#AlbanyIsAllBiz | 200 Lark Street Transformed To Experiential Cocktail Lounge Where “Every Detail Is Curated”

July 7, 2022

Over the past two decades, the basement space at 200 Lark St. has been home to almost half a dozen businesses. But a few things have remained constant – its grotto-like atmosphere and its use as a wine bar, restaurant, or some combination of the two.

The latest business to set up shop at 200 Lark, The LoFi Bar & Lounge, breaks that mold in a big way, and that departure from the past was very deliberate, according to co-owner Nick Warchol.

“The space has been transformed from top to bottom, and the concept really smacks you in the face when you walk in the door,” he explained. “It’s a cocktail lounge that feels like a miniature club, and we’re really leaning into that. It is very clear that this is not the place it has been for the last 20 years.”

The “concept” is a mash-up of high-end classic cocktails, mid-Century modern furniture, and retro music from the 50s, 60s, and 70s culled from a large collection of vinyl records.

Warchol, who opened LoFi’s previous incarnation, a natural wine bar called Post, in 2019 with partners Craig Dutra and Noah Bondy, said the coronavirus pandemic made it clear to him that when it comes to going out at night, patrons are eager for something they can’t create themselves at home.

“Why would I spend twice as much or three times as much on having something out when I can meet people at a friend’s house and hang out?” Warchol said. “You need to give people a real reason to be out. They can still get sick; there’s still some risk. They are paying for the experience. Being here is experiential. You’re not just buying a beer at a place. (LoFi) is completely immersive; every detail is curated.”

Warchol, who co-owns LoFi with Dutra and Aaron Wilson, said he struggled for some time to make Post work in the face of virus-related lockdowns, restrictions, and ever-shifting regulations. The business, which he described as a “accessible” and “un-stuffy” wine bar, was really hitting its stride just before the COVID crisis, and then was forced to suddenly shift into a “million iterations of what we felt was responsible and viable, given the circumstances.”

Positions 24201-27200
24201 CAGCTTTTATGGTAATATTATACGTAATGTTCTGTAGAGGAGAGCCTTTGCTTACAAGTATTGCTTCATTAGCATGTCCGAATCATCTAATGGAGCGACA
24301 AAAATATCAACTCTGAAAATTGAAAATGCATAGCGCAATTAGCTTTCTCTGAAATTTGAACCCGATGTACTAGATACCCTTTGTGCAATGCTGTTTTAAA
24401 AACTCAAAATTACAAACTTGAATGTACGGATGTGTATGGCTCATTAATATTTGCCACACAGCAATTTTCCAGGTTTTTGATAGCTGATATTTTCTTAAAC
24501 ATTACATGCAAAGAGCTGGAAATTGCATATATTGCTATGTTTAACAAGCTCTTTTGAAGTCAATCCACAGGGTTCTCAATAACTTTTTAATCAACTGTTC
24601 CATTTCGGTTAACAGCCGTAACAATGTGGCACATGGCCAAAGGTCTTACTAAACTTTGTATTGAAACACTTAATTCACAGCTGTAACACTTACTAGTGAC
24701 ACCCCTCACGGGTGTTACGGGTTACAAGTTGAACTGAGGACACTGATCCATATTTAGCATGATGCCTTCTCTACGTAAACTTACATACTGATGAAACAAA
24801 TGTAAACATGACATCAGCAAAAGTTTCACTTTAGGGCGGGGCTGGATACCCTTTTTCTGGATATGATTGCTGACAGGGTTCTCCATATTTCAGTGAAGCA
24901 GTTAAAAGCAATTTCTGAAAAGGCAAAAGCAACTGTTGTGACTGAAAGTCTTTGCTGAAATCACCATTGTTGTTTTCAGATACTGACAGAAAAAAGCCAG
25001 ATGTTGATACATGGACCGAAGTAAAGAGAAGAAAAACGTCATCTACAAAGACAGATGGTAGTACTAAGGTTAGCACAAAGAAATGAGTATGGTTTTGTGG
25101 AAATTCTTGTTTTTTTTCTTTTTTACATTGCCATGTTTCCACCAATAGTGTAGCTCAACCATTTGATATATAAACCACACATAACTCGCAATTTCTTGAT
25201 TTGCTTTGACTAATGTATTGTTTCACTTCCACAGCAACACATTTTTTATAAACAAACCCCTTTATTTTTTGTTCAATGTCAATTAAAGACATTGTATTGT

That included switching from a sit-down concept to take-out, which required altering the menu to be more to-go friendly, and ditching glassware, silverware, and plates in favor of disposable containers. Wine was sold by the bottle in the front of the space. Staffing was a challenge; the natural wine specialist departed, and so did the chef. Post closed, re-opened, and closed again. In the end, it all proved to be too much.

“I just felt uninspired, and I didn’t really want to do it,” Warchol recalled. “We had just opened Herbie’s Burgers across the street, and that was taking off. I knew I liked this space. But it needed to be something totally different.”

Working with his wife, who is a carpenter, Warchol set about recreating the space at 200 Lark, with the goal of transforming it. They sought to play up the strengths of the winding, low-ceilinged rooms, setting up nooks with upholstered benches where people could gather in groups, eliminating dining tables and replacing them with high tops.

LoFi does not offer meals, although it does have some bar snacks on hand – a homemade riff on Chex mix that is savory and features rosemary, and bowls of olives. Some of the drinks feature elaborate garnishes. All of it is Instagram worthy. And that’s the point.

“We didn’t do all this work for nothing,” Warchol laughs. “You want people to come in and have a visceral reaction and say, ‘…This is crazy!’ You want them to have their phones out and take pictures. Seeing them have that reaction is very rewarding.”

Warchol, who is originally from Hudson and came to Albany to attend St. Rose, has been around the Albany restaurant, bar, and music scene for a long time. He is committed to Lark Street, he said, in part for what he believes it “could be.”

“I think it has potential to be this really great mixed-use corridor where people live here, people work here, they go out here. It should be the sweet spot of the city,” Warchol said.

LoFi held a grand opening in early April. It is now open from 4 p.m. to midnight every day but Monday. For more information, call (518) 621-7889 or visit @lofialbany on Instagram.





After two years of challenges – from COVID restrictions to labor shortages and supply chain delays – Albany’s businesses have retooled, reimagined, and reopened. From new enterprises to long-standing old favorites, exciting things are happening all over the Capital City. This series will spotlight members of the business community, keeping residents and visitors alike up to date on the latest developments and offerings, including restaurants, retail, nonprofits, and more.

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